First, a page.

Stephen Gottschalk, MD
ECM-targeted T-cell therapy
Many children, who are diagnosed with bone or muscle tumors (sarcomas), which have spread to more than one site in their body, cannot be cured. Thus, there is an urgent need to develop new therapies.
We propose to develop a therapy, called immunotherapy, which uses the patient’s own immune system to destroy their sarcoma. Immunotherapies comes in many different forms, and this grant is focused on cell therapy, which consists of taking immune cells from patients, genetically engineering them to recognize and kill tumor cells, and then infusing cells back into the patient.
Cell therapy has already been very effective for certain types of blood cancers. However, the activity of immune cell therapy against sarcoma and other solid tumors has been limited. In this Alliance for Cancer Gene Therapy funded research we will develop a novel approach to attack sarcomas with genetically engineered immune cells, which relies on attacking not only the cancer cell but also the supporting blood vessels, which are critical for tumor growth.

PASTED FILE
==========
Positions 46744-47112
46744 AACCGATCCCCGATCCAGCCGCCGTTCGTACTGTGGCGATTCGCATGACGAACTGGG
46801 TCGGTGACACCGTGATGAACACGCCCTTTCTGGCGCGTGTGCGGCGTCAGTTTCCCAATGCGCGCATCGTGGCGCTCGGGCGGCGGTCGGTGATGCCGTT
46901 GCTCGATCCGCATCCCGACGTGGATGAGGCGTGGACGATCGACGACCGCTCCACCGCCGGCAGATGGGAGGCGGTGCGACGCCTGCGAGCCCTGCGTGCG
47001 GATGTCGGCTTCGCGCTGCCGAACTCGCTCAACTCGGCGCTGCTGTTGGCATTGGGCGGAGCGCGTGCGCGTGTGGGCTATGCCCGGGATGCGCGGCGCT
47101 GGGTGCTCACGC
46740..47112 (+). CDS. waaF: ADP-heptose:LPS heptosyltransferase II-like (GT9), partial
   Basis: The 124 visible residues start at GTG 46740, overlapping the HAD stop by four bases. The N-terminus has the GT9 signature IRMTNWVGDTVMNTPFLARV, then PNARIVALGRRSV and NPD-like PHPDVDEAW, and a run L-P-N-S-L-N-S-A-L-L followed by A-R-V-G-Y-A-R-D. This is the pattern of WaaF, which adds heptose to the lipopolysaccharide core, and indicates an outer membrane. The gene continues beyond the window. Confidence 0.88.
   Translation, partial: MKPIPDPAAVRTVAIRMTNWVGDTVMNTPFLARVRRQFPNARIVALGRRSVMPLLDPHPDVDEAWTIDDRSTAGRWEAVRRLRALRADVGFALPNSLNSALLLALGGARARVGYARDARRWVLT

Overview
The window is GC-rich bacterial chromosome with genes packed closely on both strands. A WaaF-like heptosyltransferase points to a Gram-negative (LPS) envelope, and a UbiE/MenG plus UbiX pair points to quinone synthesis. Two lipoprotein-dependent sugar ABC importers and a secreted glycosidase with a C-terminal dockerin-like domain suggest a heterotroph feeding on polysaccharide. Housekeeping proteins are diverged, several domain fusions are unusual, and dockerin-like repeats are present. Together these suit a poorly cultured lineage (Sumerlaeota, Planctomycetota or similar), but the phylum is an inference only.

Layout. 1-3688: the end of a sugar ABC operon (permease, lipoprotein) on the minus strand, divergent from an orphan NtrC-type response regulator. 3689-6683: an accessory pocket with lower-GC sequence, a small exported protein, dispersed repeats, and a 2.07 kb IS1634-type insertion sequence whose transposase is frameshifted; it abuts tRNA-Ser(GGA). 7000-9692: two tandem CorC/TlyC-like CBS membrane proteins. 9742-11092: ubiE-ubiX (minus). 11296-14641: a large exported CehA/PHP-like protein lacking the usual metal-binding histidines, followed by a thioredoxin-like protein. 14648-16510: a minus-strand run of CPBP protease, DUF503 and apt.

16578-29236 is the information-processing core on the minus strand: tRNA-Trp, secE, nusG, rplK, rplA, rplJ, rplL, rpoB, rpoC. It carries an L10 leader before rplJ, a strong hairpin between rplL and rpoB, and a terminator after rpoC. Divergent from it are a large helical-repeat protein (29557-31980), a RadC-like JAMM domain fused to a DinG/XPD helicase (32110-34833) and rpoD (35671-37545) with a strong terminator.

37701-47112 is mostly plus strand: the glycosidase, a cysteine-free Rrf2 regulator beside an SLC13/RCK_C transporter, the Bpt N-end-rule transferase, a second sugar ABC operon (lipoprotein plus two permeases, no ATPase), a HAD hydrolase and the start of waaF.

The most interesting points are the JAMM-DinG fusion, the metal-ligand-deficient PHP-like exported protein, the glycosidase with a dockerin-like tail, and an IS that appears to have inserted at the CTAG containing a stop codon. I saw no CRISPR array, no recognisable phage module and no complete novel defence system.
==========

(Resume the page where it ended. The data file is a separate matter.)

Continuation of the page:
In addition, we will explore if broadening the attack to target not only one, but two proteins present on sarcomas improves the anti-sarcoma activity of immune cells. State of the art technologies will be used, and we will test the anti-sarcoma activity of our immune cells in models that closely mimic human disease. At the conclusion of the research, we expect to have optimized our immune cell therapy approach for sarcoma and based on our results are planning to develop a clinical study.
This Alliance for Cancer Gene Therapy Research Fellow is funded in part by Swim Across America.
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I never need to ask myself why I’m here.
“Our ability to re-engineer immune cells by inserting genes or manipulating the human genome has the potential to revolutionize how we take care of cancer patients…I believe we will see smart combination therapies become fundamental in the fight against cancer. These combinations may include more than one type of immunotherapy, conventional therapies such as surgery, chemotherapy and/or radiation, and/or novel small molecule inhibitors.”